a cautious friendship with her neighbor Stuart, a psychologist who is
unbelievably understanding of her weird behavior.
There is no mystery. The trial at the beginning tells us
that Lee is the bad guy in the story. It’s obvious that Catherine and Cathie are
the same person. It’s also fairly obvious that Lee probably murdered the woman at
the beginning of the story (2001). At first, I thought the trial (2005) was for
But this is a well-written psychological suspense/thriller.
It kept me reading throughout to find out what happens next. Haynes follows
Catherine/Cathie’s personality changes in detail—Catherine’s downhill slide as
her relationship with Lee becomes more controlling and abusive, and Cathie’s
climb back to normality as she struggles to overcome her anxiety and OCD.
I would recommend the book to anyone who likes dark stories.
The author takes us into Riversend, a small dying settlement
in Australia’s interior, in the middle of a summer drought. The river running
through the town has dried into cracked earth. You can feel the heat and see it
rising off the baked land.
A priest shot five men in front of the church and was killed
by the local policeman. Martin Scarsden’s editor at the newspaper sends him to
visit Riversend a year after the shooting to write a piece about how the locals
are coping with the tragedy. At first, Martin is a typical newsman interviewing
residents—outside looking in. The town is full of secrets and rumors, which
cause Martin to write articles for his paper with incorrect facts, gaining
enemies. As he gets to know them, people ask why a priest that many admired and
loved did such a terrible act. Martin’s curiosity and desire to find the truth
have him looking for the answer. This is the central question in the story.
Hammer’s characters are varied and complicated, not always
who or what they appear to be at first meeting. He even gives us insight into
the dead priest.
The plot is complicated, with many twists and turns. It kept my interest from beginning to end.
Here and Gone kept me on the edge of my seat throughout the
whole book. What would you do if a sheriff in the middle of nowhere pulled you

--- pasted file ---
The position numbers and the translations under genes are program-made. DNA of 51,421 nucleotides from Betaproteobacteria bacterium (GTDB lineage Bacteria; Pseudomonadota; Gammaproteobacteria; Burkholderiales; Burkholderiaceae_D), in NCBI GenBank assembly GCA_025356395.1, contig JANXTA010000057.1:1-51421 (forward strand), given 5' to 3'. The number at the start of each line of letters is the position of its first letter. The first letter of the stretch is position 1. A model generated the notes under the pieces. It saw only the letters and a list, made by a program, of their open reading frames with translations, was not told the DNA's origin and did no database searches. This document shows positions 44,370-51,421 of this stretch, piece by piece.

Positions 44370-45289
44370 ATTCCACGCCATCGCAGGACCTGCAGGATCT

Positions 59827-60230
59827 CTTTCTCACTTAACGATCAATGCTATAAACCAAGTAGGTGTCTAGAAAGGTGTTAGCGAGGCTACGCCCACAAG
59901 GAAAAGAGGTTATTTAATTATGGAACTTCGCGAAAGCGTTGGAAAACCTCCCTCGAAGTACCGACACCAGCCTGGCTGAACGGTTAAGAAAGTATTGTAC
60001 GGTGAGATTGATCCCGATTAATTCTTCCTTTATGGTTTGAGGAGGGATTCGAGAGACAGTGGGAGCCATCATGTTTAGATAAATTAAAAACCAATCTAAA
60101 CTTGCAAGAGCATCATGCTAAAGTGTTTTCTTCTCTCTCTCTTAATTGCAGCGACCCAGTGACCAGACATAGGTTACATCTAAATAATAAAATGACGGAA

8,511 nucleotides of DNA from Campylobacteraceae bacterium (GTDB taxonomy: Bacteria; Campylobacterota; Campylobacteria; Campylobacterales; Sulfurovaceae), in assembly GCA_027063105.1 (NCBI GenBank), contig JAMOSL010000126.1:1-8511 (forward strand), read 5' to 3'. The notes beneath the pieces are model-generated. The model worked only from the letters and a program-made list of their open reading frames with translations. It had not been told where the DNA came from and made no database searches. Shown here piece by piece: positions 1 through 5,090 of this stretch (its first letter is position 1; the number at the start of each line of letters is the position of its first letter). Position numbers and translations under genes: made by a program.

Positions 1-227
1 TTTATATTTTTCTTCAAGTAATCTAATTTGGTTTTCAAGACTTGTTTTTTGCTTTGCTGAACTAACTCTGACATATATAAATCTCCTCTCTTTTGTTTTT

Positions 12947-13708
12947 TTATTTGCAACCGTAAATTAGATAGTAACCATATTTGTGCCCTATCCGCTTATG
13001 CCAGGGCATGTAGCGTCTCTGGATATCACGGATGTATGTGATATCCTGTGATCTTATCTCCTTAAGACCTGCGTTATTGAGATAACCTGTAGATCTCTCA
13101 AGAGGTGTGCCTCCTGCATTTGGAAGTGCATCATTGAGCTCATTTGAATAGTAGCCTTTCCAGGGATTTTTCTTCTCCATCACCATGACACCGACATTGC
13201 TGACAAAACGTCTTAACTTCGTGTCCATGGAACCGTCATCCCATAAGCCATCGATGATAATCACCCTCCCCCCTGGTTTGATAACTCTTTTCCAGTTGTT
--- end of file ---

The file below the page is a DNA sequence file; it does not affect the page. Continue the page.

over with a trumped-up charge and took your children away? Then he claims there
were no children in your car. No one believes you—state police, FBI, media all
think you have killed your children.
Unlike many of today’s thrillers that are filled with
violence and farfetched scenarios, this is an intense, believable psychological
Seven teenagers go camping and only six return. A massive search
doesn’t turn up Aurora, at fourteen, the youngest of the group. Thirty years
later, her body is found in a hollow
beneath a tree along with remnants of a stash of drugs.
The timeline alternates
between current and the night of the murder. Point-of-view shifts
between cops and campers, both present and thirty years prior. The author does
a good job of switching time and POV, and I didn’t find it confusing.
Lodge paints good pictures of each of her many characters—four
police and the six campers (seven with Aurora)—each character unique. She even
adds a couple of extras into the mix. It may be a little overload on character
She keeps us guessing about the murderer, but I did have an
idea of who it was early in the story. The plot could be a little slow for some
readers, but I found the details of police procedural interesting.
A good first novel. I look forward to the next book in the
series with DCI Jonah Sheens.
The story follows a growing friendship between two women—Lexie, an FBI agent on her first undercover assignment, and Savannah, a young, naïve animal-rights activist. As the tagline on the back cover says, “You build relationships to betray relationships.” But is Lexie ready to betray her newfound friend to her bosses at the FBI?
Amazon lists this novel as a (Mystery, Thriller & Suspense > Mystery > Cozy > Animals), but there is no mystery to solve and it doesn’t even come close to what I consider a cozy. Thriller & suspense—maybe. More of a crime novel. It’s also listed a women’s fiction, which is probably closer. Not that it matters; it was a good read.